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I am practicing what late Ojukwu taught us – Ngige

Labour minister, Chris Ngige has said that he joined the All Progressives Congress (APC) because he is practicing what he learnt from late Dim Chukwuemeka Ojukwu.

The minister who stated this while reacting to a statement from leadership of the Movement for the Actualisation of the Sovereign State of Biafra (MASSOB), said his 2015 statement, that the Igbos should not put all their political eggs in one basket was due to the lessons he learnt from the late Ojukwu.

He explained that Ojukwu left the Igbo-dominated Nigerian Peoples Party (NPP) for the National Party of Nigeria (NPN) in 1982 due to his belief that it was important for the political net of the Igbos to be spread across the waters of the ruling party.

“I am only practising what the late leader of Ndigbo, Dim odumegwu Ojukwu, taught us. I wish to put on record that my position is exactly the same position our late leader, Chukwuemeka Odumegwu Ojukwu, took in 1982 when he left the Igbo-dominated NPP to join the NPN.

“Ikemba reasoned that while the Igbo supported Zik’s (Dr Nnamdi Azikiwe’s) NPP, there was also the wisdom in spreading our political net to the waters of the ruling party. Ikemba did so to ensure that Ndigbo was not all boxed into a regional party or enclave, which can disconnect or limit their participation in the nation’s apex political conclave.

“If Ojukwu thought that doing otherwise was myopic in 1982, why is a section of the Igbo crucifying Ngige for preaching and practising the wise counsel of our eternal leader, Ikemba.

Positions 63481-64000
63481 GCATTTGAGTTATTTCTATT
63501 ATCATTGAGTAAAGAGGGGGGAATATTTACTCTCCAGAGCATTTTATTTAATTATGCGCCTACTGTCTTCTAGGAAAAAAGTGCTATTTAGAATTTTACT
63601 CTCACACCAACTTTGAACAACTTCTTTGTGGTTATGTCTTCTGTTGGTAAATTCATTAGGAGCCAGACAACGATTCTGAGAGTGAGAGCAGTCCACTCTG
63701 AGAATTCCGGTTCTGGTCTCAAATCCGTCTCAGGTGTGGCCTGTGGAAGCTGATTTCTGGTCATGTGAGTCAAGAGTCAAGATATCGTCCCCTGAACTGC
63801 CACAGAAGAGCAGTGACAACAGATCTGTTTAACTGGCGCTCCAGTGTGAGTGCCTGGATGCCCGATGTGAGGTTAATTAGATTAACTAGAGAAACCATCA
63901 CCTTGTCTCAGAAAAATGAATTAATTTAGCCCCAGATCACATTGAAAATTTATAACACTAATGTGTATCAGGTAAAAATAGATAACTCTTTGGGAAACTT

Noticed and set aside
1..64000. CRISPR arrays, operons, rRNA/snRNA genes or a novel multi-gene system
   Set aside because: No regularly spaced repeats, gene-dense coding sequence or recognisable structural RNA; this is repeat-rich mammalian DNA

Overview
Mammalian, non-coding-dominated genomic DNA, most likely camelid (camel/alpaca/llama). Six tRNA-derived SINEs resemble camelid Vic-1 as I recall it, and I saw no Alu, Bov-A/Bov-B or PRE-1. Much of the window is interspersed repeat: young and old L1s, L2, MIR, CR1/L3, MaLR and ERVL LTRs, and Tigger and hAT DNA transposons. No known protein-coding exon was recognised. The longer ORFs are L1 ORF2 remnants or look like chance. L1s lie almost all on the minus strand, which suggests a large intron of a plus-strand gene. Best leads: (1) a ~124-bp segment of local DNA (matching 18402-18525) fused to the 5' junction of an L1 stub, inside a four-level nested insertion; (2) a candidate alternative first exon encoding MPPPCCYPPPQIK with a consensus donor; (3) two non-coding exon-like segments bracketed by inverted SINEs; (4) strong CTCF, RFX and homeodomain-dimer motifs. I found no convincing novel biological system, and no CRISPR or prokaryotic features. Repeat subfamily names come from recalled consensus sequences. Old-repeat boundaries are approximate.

“It is, therefore, clear that the ‘new’ leadership of MASSOB needs a clearer and undistorted interpretation of the truth in my position, which is that it is politically unwise for us to repeat in future elections, the 2015 presidential election voting pattern, where all our eggs were dumped in one basket; the basket failed and the eggs all got broken.

“I wish to add that there is enough opportunity for the Igbo to make up whatever perceived loss they currently encounter. But our leaders need to shun the creeping political narrowness and play politics more astutely.

“What matters most is not how ‘big’ the positions we occupy. Rather, what we are able to achieve for the Igbo with what we occupy.

“Today, work is ongoing on all the major Federal roads in the Southeast: Enugu-Onitsha, Enugu-Umuahia-Abia-Port Harcourt, Port Harcourt-Owerri, Oba-Nnewi– Arondizuogu-Okigwe, to mention a few. Julius Berger has been mobilised with N6 billion for the 2nd River Niger Bridge. There is also the Benin-Onitsha rail line with a separate bridge across the Niger, which was not originally in the Goodluck Jonathan-PDP coastal rail master plan.”

Solomon Obende
Solomon Obende is a graduate of Public Administration from the prestigious Ambrose Alli University who is passionate about communications for development. He is proficient in crafting effective social media strategies. He listens to Jimmy Cliff's songs daily.

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